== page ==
in Judges, some people were risen up by God to bring Israel out of the hands of other nations. But why do so many of them murder other people? Ehud stabs a king and Jael drives a post through Sisera's head. I thought God wasn't allowed to lead people into murdering other people?
"Surely for your lifeblood I will demand a reckoning; from the hand of every beast I will require it, and from the hand of man. From the hand of every man's brother I will require the life of man. Whoever sheds man's blood, By man his blood shall be shed; For in the image of God He made man" (Genesis 9:6-7).
Do we count the man who delivered justice against someone who committed murders among the murderers? Isn't doing so losing track of why the problem existed in the first place? Notice that God requires man to not suffer a murder to live. What is different? A murder kills because he feels justified in taking another person's life. He might be taking revenge on another person or just enjoys killing people. The man bringing justice isn't necessarily motivated by revenge or enjoyment. A grave sin is committed and he is acting because laws were broken. It isn't about him, it is about justice being served.
"And the children of Israel again did evil in the sight of the LORD. So the LORD strengthened Eglon king of Moab against Israel, because they had done evil in the sight of the LORD. Then he gathered to himself the people of Ammon and Amalek, went and defeated Israel, and took possession of the City of Palms. So the children of Israel served Eglon king of Moab eighteen years. But when the children of Israel cried out to the LORD, the LORD raised up a deliverer for them: Ehud the son of Gera, the Benjamite, a left-handed man. By him the children of Israel sent tribute to Eglon king of Moab" (Judges 3:12-15).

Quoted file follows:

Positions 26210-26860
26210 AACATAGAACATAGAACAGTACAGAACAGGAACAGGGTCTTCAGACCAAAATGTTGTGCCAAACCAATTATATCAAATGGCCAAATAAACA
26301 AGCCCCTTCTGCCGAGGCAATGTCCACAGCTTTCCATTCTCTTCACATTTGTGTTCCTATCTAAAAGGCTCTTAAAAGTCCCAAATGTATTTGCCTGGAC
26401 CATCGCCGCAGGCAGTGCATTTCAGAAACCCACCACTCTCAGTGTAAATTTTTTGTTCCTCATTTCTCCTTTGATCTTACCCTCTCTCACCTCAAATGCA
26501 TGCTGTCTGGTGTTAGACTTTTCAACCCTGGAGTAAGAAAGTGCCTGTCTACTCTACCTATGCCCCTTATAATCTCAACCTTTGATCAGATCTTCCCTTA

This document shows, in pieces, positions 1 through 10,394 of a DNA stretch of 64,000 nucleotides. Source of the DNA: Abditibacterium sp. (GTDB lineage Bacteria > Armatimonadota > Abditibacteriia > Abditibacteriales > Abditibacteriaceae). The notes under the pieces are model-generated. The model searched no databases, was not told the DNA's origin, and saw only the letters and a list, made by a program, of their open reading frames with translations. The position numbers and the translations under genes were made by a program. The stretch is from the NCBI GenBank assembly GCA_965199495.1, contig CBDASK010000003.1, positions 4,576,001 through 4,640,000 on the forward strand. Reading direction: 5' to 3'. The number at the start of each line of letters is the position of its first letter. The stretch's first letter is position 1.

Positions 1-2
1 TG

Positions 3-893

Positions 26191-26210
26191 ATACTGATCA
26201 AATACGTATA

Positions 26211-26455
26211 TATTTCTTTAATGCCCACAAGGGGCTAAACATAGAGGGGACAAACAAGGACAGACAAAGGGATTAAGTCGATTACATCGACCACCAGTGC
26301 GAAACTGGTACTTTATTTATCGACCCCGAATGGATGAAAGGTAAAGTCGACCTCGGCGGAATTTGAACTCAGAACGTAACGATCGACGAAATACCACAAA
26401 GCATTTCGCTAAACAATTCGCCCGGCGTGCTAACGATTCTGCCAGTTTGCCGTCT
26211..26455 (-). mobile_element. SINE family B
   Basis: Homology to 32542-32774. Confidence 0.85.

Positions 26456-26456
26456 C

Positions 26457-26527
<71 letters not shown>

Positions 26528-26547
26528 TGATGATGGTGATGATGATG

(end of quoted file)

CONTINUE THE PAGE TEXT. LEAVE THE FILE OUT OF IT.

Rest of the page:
We aren't told all that Eglon did to Israel during his eighteen-year rule. I know it wasn't pleasant because it caused the people of Israel to cry to God for deliverance. When Ehud killed Eglon, he stated that this death was a message from God. Technically, it was the first act of war to repulse Moab from Israel because when Ehud returned: "Then he said to them, "Follow me, for the LORD has delivered your enemies the Moabites into your hand." So they went down after him, seized the fords of the Jordan leading to Moab, and did not allow anyone to cross over. And at that time they killed about ten thousand men of Moab, all stout men of valor; not a man escaped" (Judges 3:28-29).
While God allowed Moab to invade Israel as a punishment to Israel, it did not justify Moab's behavior. God took advantage of their aggressiveness to accomplish an end, but Moab was still responsible for how it behaved, which includes its king.
"So the LORD sold them into the hand of Jabin king of Canaan, who reigned in Hazor. The commander of his army was Sisera, who dwelt in Harosheth Hagoyim. And the children of Israel cried out to the LORD; for Jabin had nine hundred chariots of iron, and for twenty years he harshly oppressed the children of Israel" (Judges 4:2-3).
Again we see a conquering nation allowed to punish Israel and again we are told that the conqueror's treatment of the Israelites was harsh and oppressive. I would not at all be surprised if it included the murder of innocent people. In this case, Barak led the Israelites in the war against Sisera and his army. Despite having the technical advantage, Sisera lost the battle and tried to escape on foot. "And the LORD routed Sisera and all his chariots and all his army with the edge of the sword before Barak; and Sisera alighted from his chariot and fled away on foot. But Barak pursued the chariots and the army as far as Harosheth Hagoyim, and all the army of Sisera fell by the edge of the sword; not a man was left" (Judges 4:15-16). But what about the leader? Does he get away with the twenty years of evil that he did?